Kaylee Johnson is a junior at USI and a student worker in University Communications. She is also a member of USI’s Cheer Team which competed at the 2019 UCA & UDA College Cheerleading & Dance Team National Championship at ESPN’s Wide World of Sports in Orlando, Florida on January 19. Johnson explains what it was like to perform alongside some of the best teams in the nation and looks back at the months of practice that went in to preparing for the competition.
January 19 seems far away in October, but that’s when our team started preparing the two-and-a-half-minute routine that would eventually bring us to nationals in Orlando. Three days a week until the end of the fall semester, we practiced building strong, stable stunts, setting counts to keep our team of 16 in perfect unison and building formations for each part of the routine. I couldn’t even begin to explain how many times I heard our eight-count music in my head while trying to fall asleep at night – I’m not sure I could ever forget it.
With the fall semester behind us, nationals prep work really picked up over Winter Break; we practiced twice a day (for two hours) for 15 days. We focused on seamlessly connecting all nine sections of the routine, the endless repetition of stunts and tumbling, and perfecting overall technique. College cheerleading really focuses on crisp and clean stunts and tumbling, so there isn’t much room for fluff (think exaggerated facial expressions, extremely difficult stunts and pyramids, etc.). It’s vital that our routine looks sharp and put-together, not extravagant and over-the-top. Over Winter Break alone, the team put in an estimated 60 hours of work, in addition to practicing and performing at several women’s and men’s basketball games.
There were days when we weren’t able to hit a clean stunt for anything. We would constantly push ourselves to our limits and quickly realize that overexertion wasn’t the solution. We needed to step away from that bad practice and make sure we made the next one 10 times better. At other practices, we would hit our entire routine effortlessly and not even break a sweat. I’ve learned over the years that cheerleading is a lot more mental than a lot of people may think. You have to constantly remind yourself that you are, indeed, capable of making it through a high-intensity, two-and-half-minute routine full of lifting over 100 pounds and throwing your body upside down. This year, the team was definitely physically ready to perform, but we all had to believe that we could hit the routine perfectly.
In the months leading up to nationals, it was sometimes hard to see the light at the end of the tunnel. It’s hard to give up time with your friends and family, especially during the holiday season, and practice weeks in a row with no breaks. But when we stepped on the mat at ESPN’s Wide World of Sports, the light we struggled to see over break was shining in clear sight.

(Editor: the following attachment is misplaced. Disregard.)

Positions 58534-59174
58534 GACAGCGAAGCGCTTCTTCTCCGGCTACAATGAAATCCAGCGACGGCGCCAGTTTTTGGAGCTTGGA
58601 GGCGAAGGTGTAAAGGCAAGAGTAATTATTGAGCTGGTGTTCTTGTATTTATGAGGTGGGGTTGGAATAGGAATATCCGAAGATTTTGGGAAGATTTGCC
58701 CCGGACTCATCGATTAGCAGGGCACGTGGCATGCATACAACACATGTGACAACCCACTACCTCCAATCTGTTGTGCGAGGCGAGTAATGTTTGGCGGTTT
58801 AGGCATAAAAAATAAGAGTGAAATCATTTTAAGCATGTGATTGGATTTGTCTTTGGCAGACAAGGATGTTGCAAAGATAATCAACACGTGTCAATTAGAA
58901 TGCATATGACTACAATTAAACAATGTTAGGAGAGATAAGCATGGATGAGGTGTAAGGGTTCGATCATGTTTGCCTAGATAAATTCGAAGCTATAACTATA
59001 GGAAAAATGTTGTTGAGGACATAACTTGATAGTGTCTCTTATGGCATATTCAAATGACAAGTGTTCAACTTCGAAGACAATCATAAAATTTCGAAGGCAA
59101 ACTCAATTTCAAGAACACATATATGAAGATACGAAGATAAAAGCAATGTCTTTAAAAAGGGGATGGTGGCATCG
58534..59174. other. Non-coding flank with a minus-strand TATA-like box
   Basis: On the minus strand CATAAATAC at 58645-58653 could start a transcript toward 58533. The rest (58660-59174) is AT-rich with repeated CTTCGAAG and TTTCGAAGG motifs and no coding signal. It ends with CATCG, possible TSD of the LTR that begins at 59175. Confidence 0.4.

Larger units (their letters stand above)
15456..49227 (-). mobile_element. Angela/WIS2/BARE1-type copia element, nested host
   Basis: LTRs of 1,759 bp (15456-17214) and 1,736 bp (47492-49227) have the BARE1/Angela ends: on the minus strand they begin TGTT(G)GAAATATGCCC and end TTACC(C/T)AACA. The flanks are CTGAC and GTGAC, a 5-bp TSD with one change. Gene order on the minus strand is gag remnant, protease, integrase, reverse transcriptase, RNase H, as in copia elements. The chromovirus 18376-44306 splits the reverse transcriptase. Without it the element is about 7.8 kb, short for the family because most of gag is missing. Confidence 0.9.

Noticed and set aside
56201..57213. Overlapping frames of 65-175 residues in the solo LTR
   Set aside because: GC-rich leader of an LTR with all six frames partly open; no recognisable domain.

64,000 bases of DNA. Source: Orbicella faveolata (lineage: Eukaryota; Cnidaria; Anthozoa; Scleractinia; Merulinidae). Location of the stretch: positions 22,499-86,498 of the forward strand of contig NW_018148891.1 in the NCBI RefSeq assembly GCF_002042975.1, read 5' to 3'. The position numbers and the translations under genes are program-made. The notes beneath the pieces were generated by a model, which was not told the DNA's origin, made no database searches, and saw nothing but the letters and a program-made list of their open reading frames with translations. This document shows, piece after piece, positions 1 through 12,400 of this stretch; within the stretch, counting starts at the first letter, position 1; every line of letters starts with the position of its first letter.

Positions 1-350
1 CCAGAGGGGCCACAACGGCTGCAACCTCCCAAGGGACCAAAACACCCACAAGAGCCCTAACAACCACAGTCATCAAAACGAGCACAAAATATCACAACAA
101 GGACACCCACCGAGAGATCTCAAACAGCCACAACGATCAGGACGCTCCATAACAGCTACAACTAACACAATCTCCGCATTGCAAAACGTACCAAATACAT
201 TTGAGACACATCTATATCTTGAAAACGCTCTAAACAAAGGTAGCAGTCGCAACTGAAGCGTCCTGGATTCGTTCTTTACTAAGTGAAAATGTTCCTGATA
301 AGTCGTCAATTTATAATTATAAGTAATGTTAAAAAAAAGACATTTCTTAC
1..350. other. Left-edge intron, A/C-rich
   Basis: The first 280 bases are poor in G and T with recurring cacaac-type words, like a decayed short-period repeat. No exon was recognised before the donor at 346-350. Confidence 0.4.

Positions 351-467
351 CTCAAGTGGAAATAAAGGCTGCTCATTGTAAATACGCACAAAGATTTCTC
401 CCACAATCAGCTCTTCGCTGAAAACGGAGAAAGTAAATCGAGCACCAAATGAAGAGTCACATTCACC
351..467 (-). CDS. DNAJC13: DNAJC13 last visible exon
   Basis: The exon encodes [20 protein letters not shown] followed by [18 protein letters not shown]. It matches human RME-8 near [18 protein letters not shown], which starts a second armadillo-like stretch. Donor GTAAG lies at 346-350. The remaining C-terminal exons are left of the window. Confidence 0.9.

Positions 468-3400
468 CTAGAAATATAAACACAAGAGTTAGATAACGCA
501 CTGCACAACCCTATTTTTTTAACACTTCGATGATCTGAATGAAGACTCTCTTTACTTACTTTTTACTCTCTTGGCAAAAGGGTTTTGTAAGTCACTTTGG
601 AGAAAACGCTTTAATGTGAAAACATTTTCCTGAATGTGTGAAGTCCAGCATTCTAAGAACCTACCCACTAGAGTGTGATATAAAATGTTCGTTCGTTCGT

The UCA & UDA College Cheerleading & Dance Team National Championship features four categories of competition. USI competed in the DI All Girl Division which included 17 teams from across the country. After posing for official photos and getting in a last-minute pep-talk from our head coach, Shane Wycoff, our team took the nationals mat in the preliminary round of the competition Saturday afternoon and performed a primarily clean routine—with just a slight stunt mistake and what’s called a “touchdown” in a tumbling pass. (That means one of our athlete’s touched the ground with a body part besides her feet after completing the pass.)
We nervously waited to find out if we were one of the nine teams advancing to the final round of the competition. We knew we performed a pretty strong routine, but we also knew we could have performed it a lot better. USI was called last when the judges were announcing which teams advanced to finals—talk about nerve-wracking! Our two seniors had happy tears and were so relieved that our first performance of the day made the cut for the final round of competition that evening.
When it came time for the final round, we reminded each other that this would be the last time we would ever perform this routine which we had been working on nonstop since October. We were determined to leave every last ounce of energy we had out on that nationals mat. We performed our final routine nearly flawlessly. There was a slight bobble in our first round of stunts, but besides that, we knew we had performed to our highest potential.
The USI Cheer Team ended up with a 6th-place finish, and we could not have been more satisfied with our placement. We earned not only a sizable trophy, but also a strong sense of pride and confirmation that our months of hard work and dedication—and our literal blood, sweat and tears—had finally paid off.
Stepping onto that mat at UCA Nationals gives you the good kind of goosebumps year after year—the kind that get your adrenaline pumping and your heart in the competition. It’s a feeling that’s hard to put into words, but one I wouldn’t change for the world.
Watch the USI Cheer Team’s final performance at the 2019 UCA & UDA College Cheerleading & Dance Team National Championship.
Photo Credit: Megan Murphy, assistant coach of the USI Cheer Team
The USI Cheer Team practices its routine before performing at the 2019 UCA & UDA College Cheerleading & Dance Team National Championship in Orlando, Florida, on January 19, 2019.